Searching Apple’s history for a rationale for buying Beats

Apple Beats Aquisition rumored
Beats Audio equipment is arranged for a photo next to an Apple laptop at Best Buy in Boston on Friday. Apple reportedly is orchestrating a $3.2 billion acquisition of Beats Electronics, the headphone maker and music streaming distributor.
(Michael Dwyer / Associated Press)

As my colleague Chris O’Brien notes, Apple’s reported interest in buying Beats Electronics for $3.2 billion is causing a lot of head-shaking and tongue-clucking among tech and finance cognoscenti. Even some of the company’s most famous (or notorious) cheerleaders are publicly expressing befuddlement. The offer seems too rich, the technology too ... pedestrian.

I won’t pretend to read Apple Chief Executive Tim Cook’s mind. Still, I can see why this deal might fit into the pattern Apple has set over the past decade and a half. If I squint.

One of the qualities that sets Apple apart is its ability to recognize when the masses are ready to make a leap that technology makes possible, then persuade them to do so. Or at least that was its hallmark during the late Steve Jobs’ tenure. The iPod wasn’t the first MP3 player, the iTunes Store wasn’t the first place to buy downloadable songs, the iPhone wasn’t the first smartphone, and the iPad wasn’t the first tablet computer. But they were the first products of their kind to succeed, thanks to Apple’s ability to combine uncanny timing with compelling technology and powerful marketing.

Beats makes headphones and powered speakers, which are the kind of things Apple has typically left to the accessories market to supply. But it also sells people unlimited access to an online music jukebox for $10 a month, which is probably the reason for Apple’s interest.


Beats Music is the sort of “rental” service that Jobs used to ridicule, and rightly so -- at the time. “People want to own their music,” he would say, then point out how few customers the subscription services had in comparison to iTunes.

With one exception, those services continue to struggle to sign up paying customers. A wide assortment of subscription offerings have come and gone, with such major brands as Yahoo, Microsoft and Sony unable to make them work. Rhapsody, which launched before iTunes, had all of 1.7 million subscribers in April. Even Spotify, which had 6 million paying customers worldwide as of March 2013, appears not to be the juggernaut it once seemed. The masses have been much quicker to embrace free streaming and custom radio services, such as Pandora’s, confining paid music-on-demand offerings largely to the aficionado fringe.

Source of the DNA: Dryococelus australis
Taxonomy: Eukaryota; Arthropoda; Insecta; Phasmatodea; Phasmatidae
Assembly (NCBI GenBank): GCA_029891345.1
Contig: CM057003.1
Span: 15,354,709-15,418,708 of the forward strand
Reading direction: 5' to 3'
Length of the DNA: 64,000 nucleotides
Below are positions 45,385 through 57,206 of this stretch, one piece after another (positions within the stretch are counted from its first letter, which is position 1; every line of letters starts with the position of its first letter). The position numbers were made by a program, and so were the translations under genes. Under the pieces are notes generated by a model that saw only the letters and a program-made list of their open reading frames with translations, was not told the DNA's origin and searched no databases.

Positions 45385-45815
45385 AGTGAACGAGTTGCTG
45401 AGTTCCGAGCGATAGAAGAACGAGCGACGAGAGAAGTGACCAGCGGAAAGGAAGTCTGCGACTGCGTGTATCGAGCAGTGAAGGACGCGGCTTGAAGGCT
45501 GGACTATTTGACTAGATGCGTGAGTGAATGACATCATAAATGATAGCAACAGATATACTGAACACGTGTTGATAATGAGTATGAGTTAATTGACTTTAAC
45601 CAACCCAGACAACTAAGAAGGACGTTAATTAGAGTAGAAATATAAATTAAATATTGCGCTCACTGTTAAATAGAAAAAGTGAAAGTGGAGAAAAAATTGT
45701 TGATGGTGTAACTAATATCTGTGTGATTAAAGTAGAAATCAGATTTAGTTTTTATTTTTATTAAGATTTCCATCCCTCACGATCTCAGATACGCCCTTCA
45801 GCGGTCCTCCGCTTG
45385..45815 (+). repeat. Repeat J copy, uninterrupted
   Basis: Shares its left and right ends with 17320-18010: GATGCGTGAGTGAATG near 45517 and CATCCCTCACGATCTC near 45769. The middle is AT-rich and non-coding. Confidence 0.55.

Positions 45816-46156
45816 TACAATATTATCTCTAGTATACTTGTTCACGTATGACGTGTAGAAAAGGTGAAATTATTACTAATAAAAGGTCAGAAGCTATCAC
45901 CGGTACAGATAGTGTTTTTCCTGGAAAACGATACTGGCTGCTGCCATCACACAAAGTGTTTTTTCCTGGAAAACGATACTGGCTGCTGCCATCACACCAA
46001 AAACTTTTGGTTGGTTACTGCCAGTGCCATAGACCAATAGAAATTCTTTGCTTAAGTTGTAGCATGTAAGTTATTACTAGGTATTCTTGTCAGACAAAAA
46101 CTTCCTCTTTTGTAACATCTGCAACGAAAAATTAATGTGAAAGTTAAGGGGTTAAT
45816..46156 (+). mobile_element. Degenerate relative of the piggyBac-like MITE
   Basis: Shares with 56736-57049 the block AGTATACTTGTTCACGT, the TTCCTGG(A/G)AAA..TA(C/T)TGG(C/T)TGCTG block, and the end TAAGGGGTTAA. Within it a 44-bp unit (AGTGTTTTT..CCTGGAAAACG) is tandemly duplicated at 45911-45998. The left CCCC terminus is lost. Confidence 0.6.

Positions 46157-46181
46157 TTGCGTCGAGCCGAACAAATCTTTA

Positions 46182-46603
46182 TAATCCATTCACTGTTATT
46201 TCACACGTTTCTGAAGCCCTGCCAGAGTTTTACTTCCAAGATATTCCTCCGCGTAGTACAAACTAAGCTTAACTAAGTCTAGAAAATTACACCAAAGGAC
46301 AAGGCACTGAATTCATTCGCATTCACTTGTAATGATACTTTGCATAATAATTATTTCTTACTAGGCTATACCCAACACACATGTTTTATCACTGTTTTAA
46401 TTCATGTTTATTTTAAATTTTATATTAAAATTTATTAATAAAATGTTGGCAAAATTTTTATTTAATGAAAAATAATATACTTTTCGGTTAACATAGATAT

Part of the problem for subscription services, though, is that they leaped ahead of both the music industry and the available technology. Anti-piracy controls ensured that the services could not be used with the most popular portable music player, namely the iPod. Many popular artists’ works weren’t available because the record companies didn’t have the relevant rights. It took years to persuade the labels to accept a “freemium” model such as Spotify’s, which tries to hook consumers by offering a free, advertiser supported version of its music-on-demand service.

The technological hurdles are gone now, as smartphones enable a subscription service to be fully portable. The labels seem to be fully on board, even if some artists continue to question the low royalty rates. Could the final barrier be getting consumers to see that they, too, are ready to make the leap? And isn’t Apple exceptionally good at making that kind of sale?


Granted, if Apple believed it was time to make a music subscription service the new must-have thing, you’d think it would develop its own product -- one that would be particularly appealing when used on a new Apple device. It obviously has the software chops and the necessary relationships with copyright holders. The popularity of the iTunes Store also might give it the leverage to wrangle more favorable licensing terms than other subscription services have received.

What sets Beats Music apart, though, is that it’s not just a slick piece of software. More than other services, it is laden with programming. It wants to be your DJ, not your jukebox. In that sense, it’s offers an Apple-esque ease of use. While its rivals start from the assumption that people want to search for something specific and then play it, Beats starts from the assumption that people want to be entertained.

In other words, Beats isn’t focusing on the music junkies who love Rdio and Rhapsody. It’s aiming for the masses. Maybe, just maybe, Apple decided that buying Beats would be a quicker, less expensive way to outrace Spotify to the millions of mainstream users who’ve yet to be converted. After all, the company would bring Apple a bucket load of headphone and speaker sales revenue, too. Plus, with Samsung offering its own music service (built on Slacker’s appealing offering), Apple may be feeling pressure to respond in a hurry.

There’s one other thing Apple does better than most other companies: it persuades people to pay a premium for its wares. And at $10 a month, Beats and its ilk cost considerably more than the average American spends on music. That may be a bridge too far even for Apple, but I’ve long wondered how much better the subscription market would be doing if Apple were in it. We may find out soon enough.

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